‘Time telescope’ could boost fibre-optic communication

From NewScientist:

A “telescope” that can magnify time could dramatically increase the amount of data that can be sent through fibre optic cables, speeding up broadband internet and other long-distance communications.

It isn’t possible to speed up the flashes of light that stream through the global network of optical fibres at around 200 million metres per second. But more information can be squeezed into each burst of light, says Mark Foster at Cornell University in Ithaca, New York, using what he and his colleague Alexander Gaeta call a “time telescope” fitted with “time lenses”.

Time lenses

“A time lens is essentially like an optical lens,” says Foster. An optical lens can deflect a light beam into a much smaller area of space; a time lens deflects a section of a light beam into a smaller chunk of time.

The Cornell team made their time lenses using a silicon waveguide that can channel light. An information-carrying pulse made from a series of small laser bursts signalling digital 1s and 0s travels through an optical fibre and into the waveguide. As it enters, it is combined with another laser pulse from an infrared laser. The infrared pulse vibrates the atoms of the waveguide, which in turn shifts the frequencies of the data-carrying pulse before it exits the waveguide and passes into an optical fibre beyond.

“The front of the [data-carrying] pulse is shifted down in frequency and the end is shifted up in frequency within the silicon waveguide,” says Foster. Because the speed of light passing through a medium depends on its frequency, the front of the pulse is slowed down while its rear speeds up. At the time lens’s focal point the rear of the pulse catches up with the front, producing a fleeting image with a spectrum encoding the entire light pulse.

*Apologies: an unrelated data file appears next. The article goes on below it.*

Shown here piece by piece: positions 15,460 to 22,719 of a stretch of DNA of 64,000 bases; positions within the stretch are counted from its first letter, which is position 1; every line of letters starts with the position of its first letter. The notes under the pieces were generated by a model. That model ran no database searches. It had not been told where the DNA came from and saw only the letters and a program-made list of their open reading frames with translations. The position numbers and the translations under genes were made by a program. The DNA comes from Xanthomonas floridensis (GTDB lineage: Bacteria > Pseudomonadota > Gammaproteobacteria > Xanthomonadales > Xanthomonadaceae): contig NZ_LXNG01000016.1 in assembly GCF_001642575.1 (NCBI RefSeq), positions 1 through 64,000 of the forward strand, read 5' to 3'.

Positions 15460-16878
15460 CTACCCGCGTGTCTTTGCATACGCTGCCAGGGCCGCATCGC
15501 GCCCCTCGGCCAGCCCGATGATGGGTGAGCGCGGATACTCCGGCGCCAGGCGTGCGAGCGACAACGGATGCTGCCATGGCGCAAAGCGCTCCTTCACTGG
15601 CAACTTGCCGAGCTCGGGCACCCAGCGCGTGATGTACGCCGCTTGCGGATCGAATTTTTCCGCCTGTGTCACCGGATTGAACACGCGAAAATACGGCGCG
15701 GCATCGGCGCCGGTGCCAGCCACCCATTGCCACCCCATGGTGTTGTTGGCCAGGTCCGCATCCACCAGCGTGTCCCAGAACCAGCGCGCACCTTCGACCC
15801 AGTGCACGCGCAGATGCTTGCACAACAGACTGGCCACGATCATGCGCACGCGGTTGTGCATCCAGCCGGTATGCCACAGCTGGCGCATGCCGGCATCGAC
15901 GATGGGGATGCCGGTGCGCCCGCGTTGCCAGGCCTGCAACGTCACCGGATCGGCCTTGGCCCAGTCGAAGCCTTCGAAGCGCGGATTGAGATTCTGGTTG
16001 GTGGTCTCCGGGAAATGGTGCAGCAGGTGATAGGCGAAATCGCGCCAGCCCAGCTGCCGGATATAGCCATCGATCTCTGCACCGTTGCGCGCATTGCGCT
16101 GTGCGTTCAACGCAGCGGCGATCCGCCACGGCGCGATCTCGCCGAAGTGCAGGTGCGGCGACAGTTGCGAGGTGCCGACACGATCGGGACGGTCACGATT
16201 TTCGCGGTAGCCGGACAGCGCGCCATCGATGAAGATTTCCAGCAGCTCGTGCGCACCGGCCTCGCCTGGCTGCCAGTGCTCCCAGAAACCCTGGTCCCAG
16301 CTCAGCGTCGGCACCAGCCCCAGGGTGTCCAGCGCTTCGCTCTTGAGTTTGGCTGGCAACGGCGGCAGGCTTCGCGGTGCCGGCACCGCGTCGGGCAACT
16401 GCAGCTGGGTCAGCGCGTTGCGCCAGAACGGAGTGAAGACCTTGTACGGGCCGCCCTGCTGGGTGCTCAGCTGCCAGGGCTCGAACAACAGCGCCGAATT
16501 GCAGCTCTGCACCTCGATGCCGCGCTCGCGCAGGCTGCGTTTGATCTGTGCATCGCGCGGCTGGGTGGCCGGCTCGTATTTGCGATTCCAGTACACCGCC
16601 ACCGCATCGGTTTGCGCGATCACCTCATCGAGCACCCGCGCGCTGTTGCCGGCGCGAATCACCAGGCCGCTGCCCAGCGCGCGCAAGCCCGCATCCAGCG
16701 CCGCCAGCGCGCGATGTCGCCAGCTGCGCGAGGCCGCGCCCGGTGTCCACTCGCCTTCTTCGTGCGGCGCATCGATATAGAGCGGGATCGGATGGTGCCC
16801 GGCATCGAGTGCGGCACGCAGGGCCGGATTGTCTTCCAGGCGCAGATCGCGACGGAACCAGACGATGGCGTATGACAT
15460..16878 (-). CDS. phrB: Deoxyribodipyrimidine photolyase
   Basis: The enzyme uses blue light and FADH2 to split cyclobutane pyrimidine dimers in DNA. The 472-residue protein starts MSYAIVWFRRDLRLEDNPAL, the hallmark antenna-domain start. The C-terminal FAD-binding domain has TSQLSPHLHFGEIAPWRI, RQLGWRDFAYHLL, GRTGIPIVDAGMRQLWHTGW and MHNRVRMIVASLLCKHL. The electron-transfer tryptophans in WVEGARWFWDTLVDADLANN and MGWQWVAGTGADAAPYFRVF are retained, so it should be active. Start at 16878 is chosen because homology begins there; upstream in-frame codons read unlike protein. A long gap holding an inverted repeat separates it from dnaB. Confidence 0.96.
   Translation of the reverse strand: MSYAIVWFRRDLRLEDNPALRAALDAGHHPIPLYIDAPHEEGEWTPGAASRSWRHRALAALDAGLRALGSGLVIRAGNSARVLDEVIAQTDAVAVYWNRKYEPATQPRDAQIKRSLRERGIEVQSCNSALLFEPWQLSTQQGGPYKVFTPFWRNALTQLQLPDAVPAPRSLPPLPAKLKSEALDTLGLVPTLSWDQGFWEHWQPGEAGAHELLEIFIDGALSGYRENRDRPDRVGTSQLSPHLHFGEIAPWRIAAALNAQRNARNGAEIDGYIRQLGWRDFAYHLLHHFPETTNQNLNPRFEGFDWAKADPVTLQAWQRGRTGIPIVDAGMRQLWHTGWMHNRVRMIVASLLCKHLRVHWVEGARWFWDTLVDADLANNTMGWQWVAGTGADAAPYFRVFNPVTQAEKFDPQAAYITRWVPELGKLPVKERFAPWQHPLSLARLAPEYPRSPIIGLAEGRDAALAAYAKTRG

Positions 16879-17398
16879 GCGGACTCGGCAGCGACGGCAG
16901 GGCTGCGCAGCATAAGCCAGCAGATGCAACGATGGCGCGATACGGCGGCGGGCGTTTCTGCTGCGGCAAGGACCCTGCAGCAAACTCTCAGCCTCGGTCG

Magnified data

The Cornell team compressed a light pulse carrying 24 bits of data in this way. They used a second time lens to convert the compressed image back into a 24-bit light pulse like the one they started with. The second lens was more powerful than the first, however, so the second 24-bit pulse was 1/27th the length of the one that went in: the pulse duration shrank from 2.5 nanoseconds to 92 picoseconds, but no information was lost. The two lenses work together like the two lenses of a simple telescope or microscope.

A similar device could be used to compress the data passing through the packet-based optical networks that underlie global communications, says Foster. “We would be able to send 27 times as much information on the same wavelength channel.”

Small lag

Optical routers can’t read data from such tightly compressed light pulses, however, so a second time telescope would be needed to decompress data at the receiving end of a link, says Foster.

That would introduce a lag in the data stream, he says. “But the lag is pretty small: it would take the signal approximately a millisecond to travel through the device. Even for a voice conversation it would be too small to be noticeable.”


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